Tactical skills are hard to develop and even harder to measure. Teaching a coach the technical parts of fitness (biology and physiology and mechanics) is the easy part. Teaching a coach to represent your values in a happy, caring way is harder. We developed the First and Second Degree programs at Two-Brain Coaching to do just that: develop the technical knowledge (left brain) and empathy (right brain) to keep clients healthy.
In general, you should hire these people for personality and train them for skill. You don’t need a doctorate to be a great coach, but you certainly have to smile.
Measuring your coaches’ skill should come through 1:1 conversations with your best clients. Forget client surveys: They’re useless and misleading. Talk to your best clients and upgrade (or downgrade) your team as necessary.
- Hire for personality and train for skill.
- Evaluate every quarter.
- Seek feedback from your best clients every year or so.
The third level: Strategic. These are your management-level employees. In a gym, that probably means either a general manager or head coach, or both. It could also mean your sales staff if you have a separate role for sales.
The manager’s job is to make strategic decisions that follow your vision for the gym.
For example, should you raise rates? Run a six-week challenge? Discount your memberships? Base your rates off 200 members or 20 members? These are strategic decisions. And you’ll probably make most of them yourself at first. It’s the manager’s job to adhere to these decisions, implement them consistently and achieve excellence in delivery.
Now, if you haven’t written these decisions down anywhere, then they might as well not exist. Your manager will be forced to try and read your mind. He or she will make guesses. Most will be wrong. You’ll get mad. You’ll micromanage … .
A Strategic-level staff person should be given key performance indicators (KPIs) to track and assist in making decisions about delivery. The person should be evaluated based on delivery of your KPIs.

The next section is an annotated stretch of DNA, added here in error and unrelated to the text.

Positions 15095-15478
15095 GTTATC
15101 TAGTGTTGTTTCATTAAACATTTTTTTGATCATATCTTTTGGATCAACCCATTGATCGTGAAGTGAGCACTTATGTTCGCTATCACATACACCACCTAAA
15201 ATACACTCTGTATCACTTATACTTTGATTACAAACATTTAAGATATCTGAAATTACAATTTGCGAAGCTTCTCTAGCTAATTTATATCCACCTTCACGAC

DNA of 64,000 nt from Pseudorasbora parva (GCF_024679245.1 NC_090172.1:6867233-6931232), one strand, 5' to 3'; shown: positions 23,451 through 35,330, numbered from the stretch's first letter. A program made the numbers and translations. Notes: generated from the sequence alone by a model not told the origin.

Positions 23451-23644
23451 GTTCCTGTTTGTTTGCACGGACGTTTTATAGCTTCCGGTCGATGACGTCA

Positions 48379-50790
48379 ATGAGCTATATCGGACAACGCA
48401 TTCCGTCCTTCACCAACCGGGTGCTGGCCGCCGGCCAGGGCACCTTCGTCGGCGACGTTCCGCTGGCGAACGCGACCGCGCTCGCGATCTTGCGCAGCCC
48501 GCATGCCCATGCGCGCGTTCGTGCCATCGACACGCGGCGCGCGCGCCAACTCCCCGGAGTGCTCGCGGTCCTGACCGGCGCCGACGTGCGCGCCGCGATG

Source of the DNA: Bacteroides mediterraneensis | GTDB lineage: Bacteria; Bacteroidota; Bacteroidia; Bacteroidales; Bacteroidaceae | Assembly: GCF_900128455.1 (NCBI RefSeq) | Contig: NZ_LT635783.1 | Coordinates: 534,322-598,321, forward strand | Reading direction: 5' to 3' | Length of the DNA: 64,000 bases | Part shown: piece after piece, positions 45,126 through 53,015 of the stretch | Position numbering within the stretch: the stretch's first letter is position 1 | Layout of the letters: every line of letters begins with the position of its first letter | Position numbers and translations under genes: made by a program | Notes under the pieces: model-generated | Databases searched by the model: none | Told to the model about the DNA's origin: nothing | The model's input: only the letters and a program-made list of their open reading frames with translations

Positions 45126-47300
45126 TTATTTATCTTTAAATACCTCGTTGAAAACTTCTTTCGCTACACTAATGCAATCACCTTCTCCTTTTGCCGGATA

- Break down KPIs to measure the manager’s performance (we give you these on the Two-Brain Roadmap).
- Mentor the manager to success.
- Provide external leadership training (like mentorship) to your leaders.
Finally, the top level of your business pyramid is the Visionary role. Here’s how we break down the work on the Two-Brain Roadmap:
You have to have a very clear vision of what you’re trying to build. And you must teach it, over and over, to everyone around you until they can repeat it verbatim. It must be clear. You’ll get tired of hearing it before they will. But it’s absolutely critical to do this hard work. If you don’t, everyone on your team will be playing a different sport with different rules on different fields of play.
- Find a mastermind or mentor to get some outside perspective.
- Think about your vision.
- Write about your vision.
- Talk about your vision.
- Lead the leaders on your team.
Of course, no one figures this stuff out by himself or herself.
No one is a “born leader.” I’m sure not.
People can’t read your mind. They all think they’re doing really well. If you really care about them, help them ascend.